Scottish Budget 2020-2021
Sets out our proposed spending and tax plans for 2020 to 2021, as presented to the Scottish Parliament.
This document is part of a collection
Chapter 3: Infrastructure Investment
Infrastructure investment is vital to deliver the Scottish Government's long‑term ambitions for inclusive economic growth, responding to the climate emergency and building sustainable places. The value of investing in infrastructure goes beyond the physical homes, schools and hospitals delivered. It has the capacity to unlock economic potential, support jobs, and enable our businesses and communities to grow.
The importance of infrastructure drove the 2018 decision to launch the National Infrastructure Mission which will increase annual investment by one per cent of then GDP between 2019‑20 and the end of the next parliament in 2025‑26. This will consequently boost annual infrastructure investment by £1.56 billion by 2025‑26 and will see around £7 billion of additional infrastructure investment delivered over the course of the Mission.
The Scottish Government set up the Infrastructure Commission for Scotland in 2019, which has already published its first phase report 'A Blueprint for Scotland', covering the right priorities for the years ahead. The coming year will see us build on these findings in developing the Infrastructure Investment Plan for publication later in the summer. Scottish Budget 2020‑21 provides a strong investment foundation for this work.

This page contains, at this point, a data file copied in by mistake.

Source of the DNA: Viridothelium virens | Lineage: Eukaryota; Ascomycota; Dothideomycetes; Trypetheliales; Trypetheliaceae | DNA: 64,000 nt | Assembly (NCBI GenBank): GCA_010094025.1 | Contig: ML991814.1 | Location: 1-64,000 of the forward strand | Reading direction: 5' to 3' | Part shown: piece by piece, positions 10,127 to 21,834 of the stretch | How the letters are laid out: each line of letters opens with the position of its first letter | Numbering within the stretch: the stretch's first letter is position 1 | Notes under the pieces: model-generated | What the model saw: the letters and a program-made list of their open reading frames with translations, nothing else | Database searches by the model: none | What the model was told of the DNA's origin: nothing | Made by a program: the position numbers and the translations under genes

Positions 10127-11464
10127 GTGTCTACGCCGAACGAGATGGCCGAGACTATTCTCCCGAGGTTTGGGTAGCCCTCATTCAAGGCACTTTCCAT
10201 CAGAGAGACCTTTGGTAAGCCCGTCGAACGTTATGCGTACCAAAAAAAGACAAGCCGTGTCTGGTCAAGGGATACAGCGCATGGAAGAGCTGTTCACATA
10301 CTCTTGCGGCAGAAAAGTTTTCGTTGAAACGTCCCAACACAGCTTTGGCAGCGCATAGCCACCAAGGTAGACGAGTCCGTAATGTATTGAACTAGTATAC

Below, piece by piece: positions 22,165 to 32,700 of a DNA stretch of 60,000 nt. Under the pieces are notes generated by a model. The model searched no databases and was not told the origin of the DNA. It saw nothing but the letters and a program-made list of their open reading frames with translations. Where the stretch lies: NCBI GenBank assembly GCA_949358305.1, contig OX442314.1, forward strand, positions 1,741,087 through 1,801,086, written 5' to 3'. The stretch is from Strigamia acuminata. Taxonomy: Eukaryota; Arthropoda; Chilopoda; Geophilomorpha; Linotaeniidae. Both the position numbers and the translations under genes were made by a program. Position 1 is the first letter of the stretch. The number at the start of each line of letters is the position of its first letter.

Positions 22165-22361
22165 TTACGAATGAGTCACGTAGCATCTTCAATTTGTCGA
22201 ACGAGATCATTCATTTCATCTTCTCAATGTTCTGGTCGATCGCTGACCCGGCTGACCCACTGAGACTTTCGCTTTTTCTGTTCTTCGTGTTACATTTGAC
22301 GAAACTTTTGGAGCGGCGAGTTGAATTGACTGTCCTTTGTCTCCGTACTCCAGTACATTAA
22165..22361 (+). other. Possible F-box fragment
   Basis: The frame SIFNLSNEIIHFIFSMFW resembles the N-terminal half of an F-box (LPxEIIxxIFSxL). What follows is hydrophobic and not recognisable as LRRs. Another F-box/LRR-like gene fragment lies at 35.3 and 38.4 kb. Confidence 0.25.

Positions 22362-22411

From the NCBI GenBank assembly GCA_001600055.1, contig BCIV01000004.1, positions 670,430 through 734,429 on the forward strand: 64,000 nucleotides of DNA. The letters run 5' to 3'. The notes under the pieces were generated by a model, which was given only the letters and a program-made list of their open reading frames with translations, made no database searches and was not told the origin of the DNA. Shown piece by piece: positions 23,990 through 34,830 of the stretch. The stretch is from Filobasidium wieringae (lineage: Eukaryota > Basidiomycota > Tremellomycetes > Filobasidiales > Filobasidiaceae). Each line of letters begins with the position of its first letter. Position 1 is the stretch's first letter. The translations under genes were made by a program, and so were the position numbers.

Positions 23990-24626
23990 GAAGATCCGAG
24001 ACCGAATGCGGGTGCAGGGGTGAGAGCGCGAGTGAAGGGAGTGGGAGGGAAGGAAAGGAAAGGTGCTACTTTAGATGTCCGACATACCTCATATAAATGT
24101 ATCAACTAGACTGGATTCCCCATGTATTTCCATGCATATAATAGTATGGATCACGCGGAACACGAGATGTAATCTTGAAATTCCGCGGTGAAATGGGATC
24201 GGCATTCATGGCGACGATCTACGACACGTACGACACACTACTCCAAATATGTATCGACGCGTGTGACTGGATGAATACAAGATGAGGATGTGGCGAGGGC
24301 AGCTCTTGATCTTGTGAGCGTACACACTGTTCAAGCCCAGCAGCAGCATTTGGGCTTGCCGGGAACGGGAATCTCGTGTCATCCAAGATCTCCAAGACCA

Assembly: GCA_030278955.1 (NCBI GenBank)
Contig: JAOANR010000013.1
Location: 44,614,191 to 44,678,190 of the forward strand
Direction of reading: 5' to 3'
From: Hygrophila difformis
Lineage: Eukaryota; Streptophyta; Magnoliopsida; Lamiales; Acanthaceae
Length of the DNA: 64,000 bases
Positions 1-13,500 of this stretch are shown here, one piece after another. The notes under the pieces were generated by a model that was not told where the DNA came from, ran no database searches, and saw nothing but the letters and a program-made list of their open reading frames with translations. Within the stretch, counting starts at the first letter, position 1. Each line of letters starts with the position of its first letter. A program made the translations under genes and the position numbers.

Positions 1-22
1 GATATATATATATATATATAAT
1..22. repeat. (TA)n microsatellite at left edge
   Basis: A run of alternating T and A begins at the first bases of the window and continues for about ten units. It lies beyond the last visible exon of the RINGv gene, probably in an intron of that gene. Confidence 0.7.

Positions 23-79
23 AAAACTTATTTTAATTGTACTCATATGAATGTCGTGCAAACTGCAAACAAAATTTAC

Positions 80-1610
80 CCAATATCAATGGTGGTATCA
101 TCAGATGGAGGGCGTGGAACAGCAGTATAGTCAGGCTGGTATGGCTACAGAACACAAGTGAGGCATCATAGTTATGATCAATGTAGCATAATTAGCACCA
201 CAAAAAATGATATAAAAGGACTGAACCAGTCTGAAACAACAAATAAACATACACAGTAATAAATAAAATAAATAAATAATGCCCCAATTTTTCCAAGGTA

Alongside Capital Grant and Financial Transactions investment during the course of our National Infrastructure Mission, we will deliver a billion pounds of investment through our Learning Estate Investment Programme and drive forward a package of around £200 million of low carbon investments through new Green Growth Accelerator deals. The investment unlocked through these mechanisms will be reported under 'innovative finance' in future years.
Table 3.01 sets out our total infrastructure investment for 2020‑21 and compares it to the 2019‑20 National Infrastructure Mission baseline. Overall, we have already boosted capital spending by nearly £1 billion in the first year of the Mission. Descriptions of the investment sources can be found on pages 38‑39 of the Scottish Government's 2019 Medium‑Term Financial Strategy.
Table 3.01: Comparison of 2019-20 and 2020-21 Infrastructure Investment
| 2019-20 Budget
| 2020-21 Actual
*Figures for Capital Grant and Financial Transactions are gross, inclusive of receipts or other income. Further detail on gross and net position of Financial Transactions can be found in Table 3.02. Capital Grant receipts and other income are £84.5 million for 2019-20 and £100.7 million for 2020-21 respectively.
In addition to delivering a significant increase in overall investment, Scottish Budget 2020‑21 ensures delivery of our key commitments during this parliamentary term, and very substantially boosts our investment in responding to the climate emergency, as below: